Balancing any household budget can be a juggling act. Adding a mortgage loan on top of everything else can make it seem almost impossible. In fact, Millennials have put off big investments like purchasing a home, often citing the large amount of student loan debt they carry. But putting your life on hold forever is not feasible. Especially if you don’t want to spend the rest of your life paying rent. Thankfully, there are ways to find a balance in that juggling act, so that you can take steps towards becoming a homeowner.
Before getting a mortgage, you want to make sure that you’re in the best possible position to get the best deal that the mortgage lender has to offer. Sometimes that means waiting a little longer for what you want. Sure, it can feel like a money sink to continue to pay rent each month. But rushing into the mortgage process before you’re prepared can have very serious long-term financial consequences.
If you have a large number of student loans, consider how comfortable you are with carrying two large debts on your current income.
Take stock of all your finances and debts before shopping for a home loan. And take steps towards increasing your credit score as much as possible.
The extra year or two it takes to pay down more of your student loans or unsecured debt? That could help you qualify for a loan with a lower interest rate, or a mortgage with more spending power.
Lastly, work to boost up your savings. You’ll want a big chunk of your down payment ready before starting the application process.
There are many factors that impact your ability to get a loan. But planning ahead will make your student loans much less likely to impact the mortgage loan process.
Lending Rules Are Here For You
We all like to think that rules are meant to be broken. But in the world of finance and mortgages, that logic does not apply.
Lending rules are important because they help keep you safe and prevent future financial catastrophes. When taking the leap to homeownership, consider the areas in your life that are currently secure (like your job and income). Think about what would happen if things were to change.
Currently struggling to make on-time payments? Do you have loans that are in forbearance? Then you’re most likely not in a position to take on the responsibility of a mortgage on top of your student loans.
If you do feel confident about your ability to pay your bills on time and are ready to jump into home ownership, remember that it’s okay to purchase a home that’s below the price of the loan you are offered—especially if you’re a first-time homebuyer.
Your first home might not be your ultimate dream house, but having a starter house is better than breaking the bank.
Take stock of a few things that are important to you and see what you can compromise on—at least until your student loans are paid off. When that happens, hopefully you can afford something bigger and better.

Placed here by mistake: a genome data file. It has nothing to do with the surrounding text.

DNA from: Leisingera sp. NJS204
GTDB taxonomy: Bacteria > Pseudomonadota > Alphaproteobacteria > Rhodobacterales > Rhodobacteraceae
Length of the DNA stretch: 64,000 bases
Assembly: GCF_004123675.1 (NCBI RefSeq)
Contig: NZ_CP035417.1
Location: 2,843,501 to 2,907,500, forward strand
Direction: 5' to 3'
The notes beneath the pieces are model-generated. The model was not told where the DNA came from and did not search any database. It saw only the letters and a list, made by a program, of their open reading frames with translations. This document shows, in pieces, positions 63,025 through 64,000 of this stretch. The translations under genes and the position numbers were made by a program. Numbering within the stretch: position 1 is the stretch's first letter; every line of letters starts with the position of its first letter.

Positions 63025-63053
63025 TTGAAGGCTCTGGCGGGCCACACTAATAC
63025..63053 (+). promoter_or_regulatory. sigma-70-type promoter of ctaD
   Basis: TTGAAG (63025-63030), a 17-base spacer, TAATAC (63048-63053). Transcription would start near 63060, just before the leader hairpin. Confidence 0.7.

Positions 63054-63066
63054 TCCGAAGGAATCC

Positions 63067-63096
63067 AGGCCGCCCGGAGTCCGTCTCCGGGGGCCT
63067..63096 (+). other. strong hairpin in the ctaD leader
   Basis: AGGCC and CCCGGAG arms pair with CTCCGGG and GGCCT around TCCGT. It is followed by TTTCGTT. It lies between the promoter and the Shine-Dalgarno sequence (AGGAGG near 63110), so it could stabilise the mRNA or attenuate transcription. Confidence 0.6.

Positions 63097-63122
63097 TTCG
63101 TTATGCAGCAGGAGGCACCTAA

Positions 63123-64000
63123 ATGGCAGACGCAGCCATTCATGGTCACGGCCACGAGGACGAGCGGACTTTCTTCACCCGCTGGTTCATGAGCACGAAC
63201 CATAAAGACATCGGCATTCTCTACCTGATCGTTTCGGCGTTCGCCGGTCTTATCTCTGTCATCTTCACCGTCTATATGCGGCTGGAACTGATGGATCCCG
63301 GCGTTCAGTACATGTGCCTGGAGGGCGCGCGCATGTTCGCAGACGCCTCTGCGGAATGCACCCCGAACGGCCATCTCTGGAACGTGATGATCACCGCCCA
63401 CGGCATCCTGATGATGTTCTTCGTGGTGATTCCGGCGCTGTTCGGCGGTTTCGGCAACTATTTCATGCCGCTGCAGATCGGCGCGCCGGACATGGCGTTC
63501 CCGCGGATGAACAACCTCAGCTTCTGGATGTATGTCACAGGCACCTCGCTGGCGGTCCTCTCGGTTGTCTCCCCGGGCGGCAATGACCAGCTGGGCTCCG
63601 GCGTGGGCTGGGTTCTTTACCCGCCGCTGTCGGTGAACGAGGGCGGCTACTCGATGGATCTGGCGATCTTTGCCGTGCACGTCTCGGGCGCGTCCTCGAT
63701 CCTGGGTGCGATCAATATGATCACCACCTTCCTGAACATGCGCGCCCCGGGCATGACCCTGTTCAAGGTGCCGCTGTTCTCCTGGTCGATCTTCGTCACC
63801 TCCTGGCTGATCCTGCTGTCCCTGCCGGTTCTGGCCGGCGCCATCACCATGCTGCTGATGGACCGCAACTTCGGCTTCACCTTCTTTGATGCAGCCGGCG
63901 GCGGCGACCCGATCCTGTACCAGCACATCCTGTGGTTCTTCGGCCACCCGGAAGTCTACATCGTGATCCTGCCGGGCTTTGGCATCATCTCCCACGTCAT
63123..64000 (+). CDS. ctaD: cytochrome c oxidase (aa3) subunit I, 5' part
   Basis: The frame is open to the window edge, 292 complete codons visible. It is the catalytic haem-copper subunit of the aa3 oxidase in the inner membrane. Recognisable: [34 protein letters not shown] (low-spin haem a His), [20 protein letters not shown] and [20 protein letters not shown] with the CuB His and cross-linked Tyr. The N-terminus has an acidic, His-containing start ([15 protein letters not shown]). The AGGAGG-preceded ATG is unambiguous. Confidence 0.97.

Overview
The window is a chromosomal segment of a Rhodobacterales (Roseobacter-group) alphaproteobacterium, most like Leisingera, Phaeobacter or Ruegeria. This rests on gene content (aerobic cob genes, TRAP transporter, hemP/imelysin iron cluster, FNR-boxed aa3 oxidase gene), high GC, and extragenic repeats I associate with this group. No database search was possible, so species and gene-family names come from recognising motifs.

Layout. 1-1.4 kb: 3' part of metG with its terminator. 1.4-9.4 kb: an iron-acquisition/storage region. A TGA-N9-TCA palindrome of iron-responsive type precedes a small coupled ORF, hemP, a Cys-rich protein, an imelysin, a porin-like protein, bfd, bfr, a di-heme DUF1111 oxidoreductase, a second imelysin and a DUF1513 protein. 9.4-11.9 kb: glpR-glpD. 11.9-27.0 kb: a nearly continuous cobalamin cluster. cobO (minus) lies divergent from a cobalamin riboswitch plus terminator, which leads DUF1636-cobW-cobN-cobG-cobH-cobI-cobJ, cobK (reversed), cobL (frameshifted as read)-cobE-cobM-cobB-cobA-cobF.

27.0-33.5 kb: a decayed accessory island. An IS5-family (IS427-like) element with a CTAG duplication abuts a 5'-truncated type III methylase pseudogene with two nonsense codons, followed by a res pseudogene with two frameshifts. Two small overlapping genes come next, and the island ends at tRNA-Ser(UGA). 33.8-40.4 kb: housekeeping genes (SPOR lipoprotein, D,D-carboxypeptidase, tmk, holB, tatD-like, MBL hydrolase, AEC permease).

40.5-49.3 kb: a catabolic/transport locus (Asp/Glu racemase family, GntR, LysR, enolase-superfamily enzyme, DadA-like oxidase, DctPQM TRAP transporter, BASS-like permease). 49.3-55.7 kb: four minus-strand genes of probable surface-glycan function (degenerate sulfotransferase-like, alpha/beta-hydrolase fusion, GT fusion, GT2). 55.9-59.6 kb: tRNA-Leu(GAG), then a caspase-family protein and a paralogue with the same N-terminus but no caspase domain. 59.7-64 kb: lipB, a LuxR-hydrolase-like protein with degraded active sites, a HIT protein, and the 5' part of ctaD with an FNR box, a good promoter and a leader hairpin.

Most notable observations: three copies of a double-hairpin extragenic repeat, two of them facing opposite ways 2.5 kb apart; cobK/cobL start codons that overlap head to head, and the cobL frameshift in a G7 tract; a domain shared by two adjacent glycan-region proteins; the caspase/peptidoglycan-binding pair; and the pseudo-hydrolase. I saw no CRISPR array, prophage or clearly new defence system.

Don’t Forget To Look For Breaks
Although there are many rules surrounding home ownership and mortgages, there are also a large variety of breaks and deductions available to you as a homeowner.
Property tax deductions, tax credits, and first-time homebuyer programs are all built to help you put some money back in your pocket. Don’t be afraid to ask your lender about what your options are.
When tax season rolls around? Be prepared to spend a little more time itemizing and deducting than you did when you were a renter. Many of the programs offered to homeowners vary by state, city, and even county. So make sure you’re doing your research. Put that money back in your pocket (and towards paying down those student loans).
Your Loans Matter To The Bank
As you’re probably aware, not all loans are built equally. For lenders, some loans matter more than others in making the decision to give out a mortgage offer to a customer. If you want to be in the best possible position, be sure that your debt-to-income ratio is as low as possible. Although mortgage lenders factor your student loans into this ratio, that’s not necessarily bad news! Most lenders are not averse to extending a loan to someone with a large student loan debt. Rather, they’re primarily concerned with how much you pay monthly on that debt.
If you show that you are able to handle paying your bills on time and handle your debt responsibly, lenders are often willing to extend you an offer that can fit within your monthly budget.
However, before refinancing or consolidating your loans to have lower payments, pay attention to the fine print. Refinancing federal student loans turns them into private loans, which often don’t offer the same protections. Many federal loans include the availability of income-driven repayment plans. There are federal forgiveness programs that you might not want to miss out on. Think about balancing your loans for the long haul, and you’re sure to be set.
Balancing a student loan and a mortgage may take a bit of time and feel like a lot of work, but it is totally possible. Don’t let student loans stop you from reaching your dream of having your own place to call home. With a bit of forward planning and organization, you can make your home buying story a happy story.
Ready to get started? Head over to our website and let Morty help you find the right mortgage for you!